Census: Here are the numbers
By Alex Ndegwa
The 2009 census shows Kenya’s population has trebled since Independence, but contrary to earlier speculations it is still 1.4 million shy of the 40 million-mark.
The delayed results also show the Luo community, which until 1979 census was second, before being overtaken by the Luhya in 1999 census, is now the fourth largest – after being surpassed by the Kalenjin in the latest count. The outcome, presented by Planning Minister Wycliffe Oparanya at the Kenyatta International Conference Centre yesterday, showed the gap between men and women now stands at 225,000 — contrary to popular opinion the margin is wider. Men stood at 19,192,458 while women were 19,417,639. Planning Minister Wycliffe Oparanya faces the barrage of cameras after releasing 2009 census results.
Planning Minister Wycliffe Oparanya faces the barrage of cameras after releasing 2009 census results.
This is a ratio of nearly 1:1 – dispelling the belief women outnumber men by a big margin, and hence the myth men are spoilt for choice in the dating game.
Given that the study showed Kenya grows by an average of one million people annually, and taking that all factors have remained constant, it can safely be assumed Kenya’s population could be a million bigger than it was in the final week of August 2009, when the census took place.
In 1979 census, the tally stood at 15.3m, and then rose to 21.4m ten years later, and finally climbed to 28.7m in 1999. The results of the 1999 census were, however, released five years later in 2001 when the demographic landscape must have changed.
Oparanya’s statistics also showed the country’s population has increased by 35 per cent over. The country’s birth rate is estimated at 39 births per 1,000, while life expectancy stands at 54 years. The growth rate places Kenya among low-income countries with the highest birth rates.
Because of the gigantic leap and uncontrolled growth, which could outpace food production and provision of vital services such as health and education, Oparanya, stressed the need to invest in family planning services.
Oparanya said the high rate of population growth has adverse effects on spending in infrastructure, health, education, environment, water, and other social and economic sectors. His warning came hot on the heels of the Friday proclamation of the new Constitution, which seeks to overhaul the national standard of living.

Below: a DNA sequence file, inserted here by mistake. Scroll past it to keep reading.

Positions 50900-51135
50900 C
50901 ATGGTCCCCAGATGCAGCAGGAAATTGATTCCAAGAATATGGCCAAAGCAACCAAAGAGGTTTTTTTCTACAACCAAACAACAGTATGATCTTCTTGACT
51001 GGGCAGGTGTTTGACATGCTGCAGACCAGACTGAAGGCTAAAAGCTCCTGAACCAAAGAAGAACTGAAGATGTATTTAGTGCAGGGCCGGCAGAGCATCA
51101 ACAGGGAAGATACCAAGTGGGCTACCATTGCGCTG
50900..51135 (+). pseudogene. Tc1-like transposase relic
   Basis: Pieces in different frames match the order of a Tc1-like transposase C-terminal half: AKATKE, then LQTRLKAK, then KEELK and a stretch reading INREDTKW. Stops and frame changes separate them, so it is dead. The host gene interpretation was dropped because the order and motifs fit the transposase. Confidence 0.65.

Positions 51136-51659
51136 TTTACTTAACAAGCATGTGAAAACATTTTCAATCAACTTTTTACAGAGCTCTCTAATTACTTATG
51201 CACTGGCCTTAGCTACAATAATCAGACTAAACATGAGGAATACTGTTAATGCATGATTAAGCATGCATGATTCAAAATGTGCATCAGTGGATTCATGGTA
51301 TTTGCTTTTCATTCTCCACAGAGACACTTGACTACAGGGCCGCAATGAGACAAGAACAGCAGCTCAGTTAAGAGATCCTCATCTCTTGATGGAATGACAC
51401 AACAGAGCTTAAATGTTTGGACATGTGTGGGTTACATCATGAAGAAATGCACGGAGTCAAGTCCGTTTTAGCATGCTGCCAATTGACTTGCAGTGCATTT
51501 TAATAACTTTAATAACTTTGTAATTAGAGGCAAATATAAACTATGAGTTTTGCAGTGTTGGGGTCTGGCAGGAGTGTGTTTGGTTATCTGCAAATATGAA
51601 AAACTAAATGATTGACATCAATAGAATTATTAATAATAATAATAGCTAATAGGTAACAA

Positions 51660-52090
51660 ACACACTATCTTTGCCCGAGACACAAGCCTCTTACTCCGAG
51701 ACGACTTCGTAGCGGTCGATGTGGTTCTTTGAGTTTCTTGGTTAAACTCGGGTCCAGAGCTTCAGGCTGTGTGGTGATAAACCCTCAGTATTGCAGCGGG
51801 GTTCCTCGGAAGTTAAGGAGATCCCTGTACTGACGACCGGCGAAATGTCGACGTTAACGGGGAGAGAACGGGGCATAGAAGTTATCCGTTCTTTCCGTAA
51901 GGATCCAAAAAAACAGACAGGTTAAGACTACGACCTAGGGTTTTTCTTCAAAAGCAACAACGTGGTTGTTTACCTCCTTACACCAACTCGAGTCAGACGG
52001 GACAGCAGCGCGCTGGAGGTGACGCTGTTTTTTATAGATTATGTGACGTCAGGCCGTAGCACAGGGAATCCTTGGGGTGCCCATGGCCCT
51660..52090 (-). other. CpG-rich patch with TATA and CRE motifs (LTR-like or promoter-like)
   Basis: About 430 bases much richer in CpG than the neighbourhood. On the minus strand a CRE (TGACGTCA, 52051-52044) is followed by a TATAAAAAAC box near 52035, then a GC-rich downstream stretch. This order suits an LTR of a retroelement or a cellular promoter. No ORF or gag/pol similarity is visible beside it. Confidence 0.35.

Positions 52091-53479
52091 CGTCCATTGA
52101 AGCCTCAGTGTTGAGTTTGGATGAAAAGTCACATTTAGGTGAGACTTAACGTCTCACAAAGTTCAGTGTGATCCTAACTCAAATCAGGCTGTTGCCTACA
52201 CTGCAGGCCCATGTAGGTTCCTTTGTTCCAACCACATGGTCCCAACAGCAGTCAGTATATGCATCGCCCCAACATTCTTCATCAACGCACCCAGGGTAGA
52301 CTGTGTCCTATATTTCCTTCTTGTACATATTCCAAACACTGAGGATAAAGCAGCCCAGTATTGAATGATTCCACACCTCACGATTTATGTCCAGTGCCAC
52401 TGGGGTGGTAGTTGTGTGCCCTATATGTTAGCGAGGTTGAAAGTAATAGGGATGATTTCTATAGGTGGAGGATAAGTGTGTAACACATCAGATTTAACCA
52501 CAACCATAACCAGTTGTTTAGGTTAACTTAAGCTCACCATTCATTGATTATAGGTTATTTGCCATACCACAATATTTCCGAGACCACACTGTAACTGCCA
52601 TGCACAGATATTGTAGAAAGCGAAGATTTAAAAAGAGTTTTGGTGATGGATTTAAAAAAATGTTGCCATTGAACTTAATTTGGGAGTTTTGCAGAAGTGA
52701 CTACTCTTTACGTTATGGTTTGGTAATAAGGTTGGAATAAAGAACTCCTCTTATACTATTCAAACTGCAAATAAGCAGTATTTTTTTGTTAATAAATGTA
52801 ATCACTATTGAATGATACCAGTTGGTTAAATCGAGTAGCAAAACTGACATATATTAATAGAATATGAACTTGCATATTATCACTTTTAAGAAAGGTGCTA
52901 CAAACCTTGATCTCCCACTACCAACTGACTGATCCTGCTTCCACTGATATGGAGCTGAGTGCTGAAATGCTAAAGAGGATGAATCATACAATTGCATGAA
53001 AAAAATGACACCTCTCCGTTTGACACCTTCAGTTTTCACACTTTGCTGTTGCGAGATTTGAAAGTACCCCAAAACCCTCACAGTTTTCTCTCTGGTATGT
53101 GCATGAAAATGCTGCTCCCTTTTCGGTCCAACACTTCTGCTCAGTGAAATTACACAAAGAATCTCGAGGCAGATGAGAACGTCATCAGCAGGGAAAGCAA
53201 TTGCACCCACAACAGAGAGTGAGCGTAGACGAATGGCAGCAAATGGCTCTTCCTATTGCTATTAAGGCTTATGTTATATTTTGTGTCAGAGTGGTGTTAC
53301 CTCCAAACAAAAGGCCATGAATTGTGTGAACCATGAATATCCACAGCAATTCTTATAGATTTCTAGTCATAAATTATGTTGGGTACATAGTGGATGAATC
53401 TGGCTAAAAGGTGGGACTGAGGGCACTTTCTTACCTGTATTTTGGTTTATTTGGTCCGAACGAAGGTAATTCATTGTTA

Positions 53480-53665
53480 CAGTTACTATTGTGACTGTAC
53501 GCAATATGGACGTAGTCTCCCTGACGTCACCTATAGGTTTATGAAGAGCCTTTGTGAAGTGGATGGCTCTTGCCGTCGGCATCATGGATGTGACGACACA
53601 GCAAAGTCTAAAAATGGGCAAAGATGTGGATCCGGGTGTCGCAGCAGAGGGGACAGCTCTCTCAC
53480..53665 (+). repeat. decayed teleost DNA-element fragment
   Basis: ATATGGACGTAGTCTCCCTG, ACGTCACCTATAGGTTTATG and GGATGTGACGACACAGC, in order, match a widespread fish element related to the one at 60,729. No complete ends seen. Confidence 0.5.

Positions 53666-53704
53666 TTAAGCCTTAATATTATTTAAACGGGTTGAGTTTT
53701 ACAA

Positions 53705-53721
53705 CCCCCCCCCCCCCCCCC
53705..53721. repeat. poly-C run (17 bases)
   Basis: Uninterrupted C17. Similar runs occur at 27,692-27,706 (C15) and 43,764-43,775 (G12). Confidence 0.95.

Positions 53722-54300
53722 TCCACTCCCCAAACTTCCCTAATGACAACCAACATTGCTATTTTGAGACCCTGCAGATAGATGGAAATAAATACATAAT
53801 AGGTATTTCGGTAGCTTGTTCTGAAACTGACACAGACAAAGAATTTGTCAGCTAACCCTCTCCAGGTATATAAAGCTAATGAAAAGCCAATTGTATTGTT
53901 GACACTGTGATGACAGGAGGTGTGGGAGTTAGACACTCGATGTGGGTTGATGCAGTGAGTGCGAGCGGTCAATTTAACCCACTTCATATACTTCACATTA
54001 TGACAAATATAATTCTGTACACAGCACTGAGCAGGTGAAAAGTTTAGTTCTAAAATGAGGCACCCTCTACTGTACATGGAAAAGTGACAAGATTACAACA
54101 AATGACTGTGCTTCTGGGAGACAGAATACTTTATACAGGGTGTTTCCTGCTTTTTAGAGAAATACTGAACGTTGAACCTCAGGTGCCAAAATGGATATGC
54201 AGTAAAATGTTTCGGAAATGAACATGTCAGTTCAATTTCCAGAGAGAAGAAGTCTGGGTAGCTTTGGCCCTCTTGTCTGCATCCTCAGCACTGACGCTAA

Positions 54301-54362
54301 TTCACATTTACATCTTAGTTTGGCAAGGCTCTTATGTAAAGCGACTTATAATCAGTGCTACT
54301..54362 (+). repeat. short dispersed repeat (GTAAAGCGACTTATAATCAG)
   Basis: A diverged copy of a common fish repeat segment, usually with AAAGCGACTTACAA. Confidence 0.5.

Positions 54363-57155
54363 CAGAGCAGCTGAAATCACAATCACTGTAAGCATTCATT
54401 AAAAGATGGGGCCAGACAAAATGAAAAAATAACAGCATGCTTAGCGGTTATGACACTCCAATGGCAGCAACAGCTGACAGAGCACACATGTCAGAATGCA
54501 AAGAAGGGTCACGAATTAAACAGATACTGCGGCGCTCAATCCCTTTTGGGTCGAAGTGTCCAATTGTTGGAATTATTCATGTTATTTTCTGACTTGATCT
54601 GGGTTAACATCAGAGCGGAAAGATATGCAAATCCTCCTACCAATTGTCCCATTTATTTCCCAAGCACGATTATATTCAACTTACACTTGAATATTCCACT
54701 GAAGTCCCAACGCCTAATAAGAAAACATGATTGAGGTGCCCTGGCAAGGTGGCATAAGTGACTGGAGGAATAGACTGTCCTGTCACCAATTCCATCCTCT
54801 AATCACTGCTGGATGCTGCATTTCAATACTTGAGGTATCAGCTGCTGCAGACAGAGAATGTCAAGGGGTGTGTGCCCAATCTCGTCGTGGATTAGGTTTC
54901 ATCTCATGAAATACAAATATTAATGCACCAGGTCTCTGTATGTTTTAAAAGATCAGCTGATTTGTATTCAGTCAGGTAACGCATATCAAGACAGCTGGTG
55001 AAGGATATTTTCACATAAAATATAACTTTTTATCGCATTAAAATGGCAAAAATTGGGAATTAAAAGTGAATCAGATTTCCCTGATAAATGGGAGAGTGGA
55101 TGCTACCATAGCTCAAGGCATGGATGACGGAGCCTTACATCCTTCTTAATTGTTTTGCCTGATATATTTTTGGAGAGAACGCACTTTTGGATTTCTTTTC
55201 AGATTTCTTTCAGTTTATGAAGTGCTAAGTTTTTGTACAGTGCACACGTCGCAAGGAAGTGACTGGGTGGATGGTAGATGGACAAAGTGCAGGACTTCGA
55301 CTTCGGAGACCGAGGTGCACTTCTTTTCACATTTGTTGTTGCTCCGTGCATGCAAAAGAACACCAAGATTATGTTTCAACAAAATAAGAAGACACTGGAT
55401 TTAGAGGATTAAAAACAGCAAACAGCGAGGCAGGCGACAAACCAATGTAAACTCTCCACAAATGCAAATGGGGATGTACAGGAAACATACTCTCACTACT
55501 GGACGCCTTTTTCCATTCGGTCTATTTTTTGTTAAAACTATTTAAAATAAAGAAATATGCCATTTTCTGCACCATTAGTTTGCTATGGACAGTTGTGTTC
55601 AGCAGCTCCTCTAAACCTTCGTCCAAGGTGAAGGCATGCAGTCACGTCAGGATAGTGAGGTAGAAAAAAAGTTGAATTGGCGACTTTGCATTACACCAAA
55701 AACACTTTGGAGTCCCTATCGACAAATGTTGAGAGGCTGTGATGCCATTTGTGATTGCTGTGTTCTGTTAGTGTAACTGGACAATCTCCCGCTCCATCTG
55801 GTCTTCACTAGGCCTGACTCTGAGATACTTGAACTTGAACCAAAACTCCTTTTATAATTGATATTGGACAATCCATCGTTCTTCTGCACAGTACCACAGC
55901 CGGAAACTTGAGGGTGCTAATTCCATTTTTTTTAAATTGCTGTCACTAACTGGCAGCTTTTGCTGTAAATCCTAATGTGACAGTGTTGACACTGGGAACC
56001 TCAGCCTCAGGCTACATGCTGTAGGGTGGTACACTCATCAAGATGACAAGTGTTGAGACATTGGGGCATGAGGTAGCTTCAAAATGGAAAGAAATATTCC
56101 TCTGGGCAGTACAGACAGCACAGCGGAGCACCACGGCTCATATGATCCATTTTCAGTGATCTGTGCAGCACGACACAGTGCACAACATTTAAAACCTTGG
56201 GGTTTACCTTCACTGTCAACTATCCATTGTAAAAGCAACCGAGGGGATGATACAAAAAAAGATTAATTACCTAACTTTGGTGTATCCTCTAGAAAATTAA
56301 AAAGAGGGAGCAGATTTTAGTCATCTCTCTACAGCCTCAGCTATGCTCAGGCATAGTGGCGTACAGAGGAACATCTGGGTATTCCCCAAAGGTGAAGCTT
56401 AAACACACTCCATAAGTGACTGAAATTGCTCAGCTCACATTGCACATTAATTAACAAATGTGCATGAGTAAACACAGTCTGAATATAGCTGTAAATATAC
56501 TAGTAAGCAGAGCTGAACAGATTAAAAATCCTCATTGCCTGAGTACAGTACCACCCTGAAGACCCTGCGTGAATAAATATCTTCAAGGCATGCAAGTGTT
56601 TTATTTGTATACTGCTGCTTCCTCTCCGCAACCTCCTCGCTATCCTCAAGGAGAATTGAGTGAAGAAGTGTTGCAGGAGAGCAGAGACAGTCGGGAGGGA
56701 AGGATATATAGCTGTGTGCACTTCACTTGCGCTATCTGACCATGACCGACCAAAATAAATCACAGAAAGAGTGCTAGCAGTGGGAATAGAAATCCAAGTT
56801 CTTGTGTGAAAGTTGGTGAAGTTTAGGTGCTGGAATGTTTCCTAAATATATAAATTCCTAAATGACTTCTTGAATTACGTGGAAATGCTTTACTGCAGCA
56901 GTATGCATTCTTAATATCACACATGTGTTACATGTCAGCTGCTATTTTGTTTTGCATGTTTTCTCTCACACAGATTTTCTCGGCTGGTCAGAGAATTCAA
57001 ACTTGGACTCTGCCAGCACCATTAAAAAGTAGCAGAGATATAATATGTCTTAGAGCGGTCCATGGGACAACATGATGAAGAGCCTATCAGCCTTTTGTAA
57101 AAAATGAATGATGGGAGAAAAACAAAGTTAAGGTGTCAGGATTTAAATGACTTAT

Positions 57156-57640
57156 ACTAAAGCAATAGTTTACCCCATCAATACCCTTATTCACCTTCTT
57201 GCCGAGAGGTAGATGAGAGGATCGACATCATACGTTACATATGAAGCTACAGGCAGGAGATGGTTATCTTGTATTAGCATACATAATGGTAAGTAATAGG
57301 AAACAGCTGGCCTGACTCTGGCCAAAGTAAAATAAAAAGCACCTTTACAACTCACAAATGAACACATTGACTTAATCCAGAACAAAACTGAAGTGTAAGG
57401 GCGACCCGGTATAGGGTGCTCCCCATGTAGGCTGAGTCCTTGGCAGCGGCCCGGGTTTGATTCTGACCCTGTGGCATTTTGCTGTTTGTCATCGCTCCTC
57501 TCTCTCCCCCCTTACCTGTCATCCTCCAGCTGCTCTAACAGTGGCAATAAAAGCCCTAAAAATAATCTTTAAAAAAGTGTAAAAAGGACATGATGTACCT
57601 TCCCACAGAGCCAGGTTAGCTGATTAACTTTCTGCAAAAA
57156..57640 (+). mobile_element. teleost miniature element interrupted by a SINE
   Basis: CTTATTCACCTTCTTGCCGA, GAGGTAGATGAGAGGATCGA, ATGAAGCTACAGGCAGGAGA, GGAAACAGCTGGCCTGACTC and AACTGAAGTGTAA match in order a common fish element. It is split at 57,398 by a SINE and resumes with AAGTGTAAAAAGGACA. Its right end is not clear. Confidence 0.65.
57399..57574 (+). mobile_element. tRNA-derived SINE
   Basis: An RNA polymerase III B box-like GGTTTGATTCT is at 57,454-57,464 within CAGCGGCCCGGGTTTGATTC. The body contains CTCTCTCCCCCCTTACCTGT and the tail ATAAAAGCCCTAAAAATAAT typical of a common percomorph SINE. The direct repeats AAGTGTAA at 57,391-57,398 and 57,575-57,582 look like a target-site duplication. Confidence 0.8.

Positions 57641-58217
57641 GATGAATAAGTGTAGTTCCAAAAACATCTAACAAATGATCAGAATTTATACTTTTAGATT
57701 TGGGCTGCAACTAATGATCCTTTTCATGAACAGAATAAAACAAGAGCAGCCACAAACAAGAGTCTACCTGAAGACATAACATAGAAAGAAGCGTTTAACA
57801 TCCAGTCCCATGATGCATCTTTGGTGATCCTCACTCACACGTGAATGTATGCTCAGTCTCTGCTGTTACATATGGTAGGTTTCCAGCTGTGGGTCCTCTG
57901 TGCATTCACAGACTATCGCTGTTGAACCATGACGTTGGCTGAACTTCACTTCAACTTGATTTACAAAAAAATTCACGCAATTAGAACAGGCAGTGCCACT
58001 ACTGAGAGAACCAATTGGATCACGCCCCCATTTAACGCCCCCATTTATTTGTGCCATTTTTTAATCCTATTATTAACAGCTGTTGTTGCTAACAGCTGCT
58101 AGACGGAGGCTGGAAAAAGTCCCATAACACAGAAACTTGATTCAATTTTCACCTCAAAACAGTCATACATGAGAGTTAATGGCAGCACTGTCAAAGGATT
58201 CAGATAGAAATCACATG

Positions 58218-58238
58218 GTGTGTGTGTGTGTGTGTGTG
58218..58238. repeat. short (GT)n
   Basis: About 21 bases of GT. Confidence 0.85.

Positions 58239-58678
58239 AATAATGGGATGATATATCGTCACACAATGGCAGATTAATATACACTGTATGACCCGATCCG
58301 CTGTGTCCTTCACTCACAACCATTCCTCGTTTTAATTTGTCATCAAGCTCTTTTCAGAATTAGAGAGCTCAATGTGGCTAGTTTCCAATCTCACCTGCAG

Accurate and reliable data arising from the census, conducted every 10 years, is critical in policy formulation and resource generation and distribution.
The latest data will be critical to the country now under a new Constitution, which radically alters governance by introducing a two-tier devolved Government with 47 county governments.
Nairobi County is the most populous with a population of 3.1 million, followed by Kakamega with 1.66 million, and Bungoma the third-most populous with 1.63 million.
Kiambu, Nakuru, Meru, Kisii, Kilifi and Machakos complete the list of nine counties whose population is more than one million.
Mandera is listed the tenth most populous county with a population of 1, 025, 756. But it is among eight districts whose census figures have been cancelled. This was due to inconsistencies in vital indicators such as birth and death rates, and gender distribution.
Lamu is the least populous county with a population of 101, 539, followed by Isiolo (143, 294), and Samburu (223, 947). Tana River, Taita Taveta, Marsabit, Tharaka, Elgeyo Marakwet, Laikipia, and Busia complete the list of the 10 least populated counties. Population size will guide the sharing of national resources among the counties. It will also determine the size of the cake Kenyans needs to bake and equitably share.